0

When we talk about a horse what it could mean.

I'm not going to race him. I'm going to put him out to stud.

I would guess that put out means here exactly

To publish something or make it publicly available

link/meaning_6

Is that true?

2

"Put out" is remarkably versatile.

  1. It can have a literal meaning. "Put out the cat for the night." And the related figurative usage: "He put out feelers to see if anyone would offer him a job."
  2. To inconvenience: "Would it put you out if I borrowed your car?"
  3. To be annoyed: "It really puts me out that he keeps asking to borrow my car.
  4. Baseball term of art: "He tried to turn a single into a double, but he was put out at second."
  5. Render unconscious: "Don't worry about the operation. They'll put you out with anesthesia and you won't feel a thing."
  6. Of anything burning, to extinguish. A fire, a cigaret.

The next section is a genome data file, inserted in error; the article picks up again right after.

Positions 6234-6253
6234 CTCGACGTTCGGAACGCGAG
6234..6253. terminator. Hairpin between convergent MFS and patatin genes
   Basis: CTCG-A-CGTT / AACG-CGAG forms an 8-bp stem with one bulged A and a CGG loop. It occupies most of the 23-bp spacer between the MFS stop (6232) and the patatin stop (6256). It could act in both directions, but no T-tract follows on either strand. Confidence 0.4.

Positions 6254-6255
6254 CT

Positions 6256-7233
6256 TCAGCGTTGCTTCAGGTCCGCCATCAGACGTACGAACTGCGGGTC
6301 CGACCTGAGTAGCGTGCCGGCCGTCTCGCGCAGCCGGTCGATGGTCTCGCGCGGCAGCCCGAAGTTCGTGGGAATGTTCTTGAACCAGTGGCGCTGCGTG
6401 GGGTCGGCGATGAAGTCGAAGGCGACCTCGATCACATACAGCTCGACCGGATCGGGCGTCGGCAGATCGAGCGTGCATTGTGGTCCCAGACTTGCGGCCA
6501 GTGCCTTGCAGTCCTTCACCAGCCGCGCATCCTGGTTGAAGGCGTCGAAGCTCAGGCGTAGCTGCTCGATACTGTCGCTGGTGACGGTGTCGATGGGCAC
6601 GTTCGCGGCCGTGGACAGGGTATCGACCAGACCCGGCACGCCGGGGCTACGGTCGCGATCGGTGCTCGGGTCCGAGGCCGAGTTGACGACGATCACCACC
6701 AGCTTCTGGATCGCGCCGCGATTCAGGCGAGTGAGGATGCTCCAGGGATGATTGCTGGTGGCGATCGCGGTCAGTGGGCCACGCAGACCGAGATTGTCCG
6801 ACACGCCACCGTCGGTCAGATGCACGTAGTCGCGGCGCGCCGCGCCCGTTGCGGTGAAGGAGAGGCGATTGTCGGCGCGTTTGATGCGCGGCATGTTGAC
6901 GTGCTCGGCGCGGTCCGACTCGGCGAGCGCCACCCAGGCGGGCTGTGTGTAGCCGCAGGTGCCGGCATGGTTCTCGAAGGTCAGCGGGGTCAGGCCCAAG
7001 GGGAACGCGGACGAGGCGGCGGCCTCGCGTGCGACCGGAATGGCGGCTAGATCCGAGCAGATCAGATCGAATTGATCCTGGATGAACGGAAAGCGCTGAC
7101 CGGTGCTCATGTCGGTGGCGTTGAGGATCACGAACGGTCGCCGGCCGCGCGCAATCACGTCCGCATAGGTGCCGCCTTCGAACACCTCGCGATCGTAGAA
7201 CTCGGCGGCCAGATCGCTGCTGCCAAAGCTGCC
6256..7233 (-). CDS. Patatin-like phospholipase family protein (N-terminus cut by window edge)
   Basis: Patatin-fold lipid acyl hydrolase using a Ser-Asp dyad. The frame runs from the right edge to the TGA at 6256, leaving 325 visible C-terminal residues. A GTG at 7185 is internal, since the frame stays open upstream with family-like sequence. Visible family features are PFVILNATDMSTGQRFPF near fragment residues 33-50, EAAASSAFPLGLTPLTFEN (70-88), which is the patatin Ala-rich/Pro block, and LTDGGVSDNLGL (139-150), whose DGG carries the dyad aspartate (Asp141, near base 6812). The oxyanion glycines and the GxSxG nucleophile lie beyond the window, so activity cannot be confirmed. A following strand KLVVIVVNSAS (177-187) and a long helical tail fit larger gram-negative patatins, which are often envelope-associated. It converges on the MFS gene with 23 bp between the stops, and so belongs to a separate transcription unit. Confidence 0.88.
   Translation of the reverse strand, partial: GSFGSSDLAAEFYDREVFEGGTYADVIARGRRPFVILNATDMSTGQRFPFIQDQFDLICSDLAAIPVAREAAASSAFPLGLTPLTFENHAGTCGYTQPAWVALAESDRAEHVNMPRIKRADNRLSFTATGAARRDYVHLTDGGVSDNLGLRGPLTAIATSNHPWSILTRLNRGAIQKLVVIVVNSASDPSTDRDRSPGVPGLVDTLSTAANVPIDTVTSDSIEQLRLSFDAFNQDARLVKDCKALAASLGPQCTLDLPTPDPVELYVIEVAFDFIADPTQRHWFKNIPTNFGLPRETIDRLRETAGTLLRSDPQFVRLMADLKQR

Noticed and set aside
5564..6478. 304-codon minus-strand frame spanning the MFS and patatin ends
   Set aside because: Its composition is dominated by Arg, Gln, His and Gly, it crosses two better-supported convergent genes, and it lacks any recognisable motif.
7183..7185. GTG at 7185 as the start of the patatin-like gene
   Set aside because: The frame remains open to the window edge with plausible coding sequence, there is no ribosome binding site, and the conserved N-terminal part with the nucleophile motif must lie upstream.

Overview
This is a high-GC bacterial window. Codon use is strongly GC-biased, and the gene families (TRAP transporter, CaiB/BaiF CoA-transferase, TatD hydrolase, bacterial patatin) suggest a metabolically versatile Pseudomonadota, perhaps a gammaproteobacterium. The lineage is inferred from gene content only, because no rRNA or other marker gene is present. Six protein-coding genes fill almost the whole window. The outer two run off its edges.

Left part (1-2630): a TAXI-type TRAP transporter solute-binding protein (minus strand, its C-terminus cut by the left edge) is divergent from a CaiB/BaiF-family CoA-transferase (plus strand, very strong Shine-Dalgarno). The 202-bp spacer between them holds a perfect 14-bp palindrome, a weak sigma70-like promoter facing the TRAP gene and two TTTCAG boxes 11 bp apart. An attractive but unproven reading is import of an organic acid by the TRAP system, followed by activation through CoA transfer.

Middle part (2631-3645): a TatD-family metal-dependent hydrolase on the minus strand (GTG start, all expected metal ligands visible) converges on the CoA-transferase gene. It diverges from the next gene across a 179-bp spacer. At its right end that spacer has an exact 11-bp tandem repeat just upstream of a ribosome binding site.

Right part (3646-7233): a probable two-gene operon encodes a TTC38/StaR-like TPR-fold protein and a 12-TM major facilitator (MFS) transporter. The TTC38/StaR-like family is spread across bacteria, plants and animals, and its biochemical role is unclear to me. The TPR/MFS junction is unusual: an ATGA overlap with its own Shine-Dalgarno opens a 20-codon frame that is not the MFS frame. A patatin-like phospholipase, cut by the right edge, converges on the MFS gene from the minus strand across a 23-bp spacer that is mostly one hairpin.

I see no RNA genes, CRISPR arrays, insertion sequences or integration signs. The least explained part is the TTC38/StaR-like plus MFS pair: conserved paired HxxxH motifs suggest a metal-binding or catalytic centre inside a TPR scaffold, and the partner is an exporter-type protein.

7. Vulgar slang: of a woman, agree to have sex.
  8. Of a newspaper, to publish.

    For publish or make publicly known (particularly rumors), you may be thinking of "put it about."

  • So, I was right about the meaning in my case? – Dmitrii Bundin Jun 20 '15 at 9:32
  • @DmitryBundin No, "put out to stud" means to make available for breeding. To make something publicly available, you "put that something about." – deadrat Jun 20 '15 at 9:57
1

You can't use the phrasal put out here.

I'm not going to race him. I'm going to put him out to stud.

  • put is the verb
  • him is the direct object
  • out is an adverb (modifying put)

put as used means:

3) to cause to be in a certain position or place; place; set ⇒ "put the box here"

basically sending the horse to a stud farm.

  • 1
    See, I heard that usage in the Godfather movie. That's why I think I can use it that way. – Dmitrii Bundin Jun 20 '15 at 5:52
  • Are you asking if putting a horse out to stud means "making the horse publicly available for the purpose of breeding"? – Tᴚoɯɐuo Jun 20 '15 at 12:18

Your Answer

By clicking “Post Your Answer”, you agree to our terms of service, privacy policy and cookie policy

Not the answer you're looking for? Browse other questions tagged or ask your own question.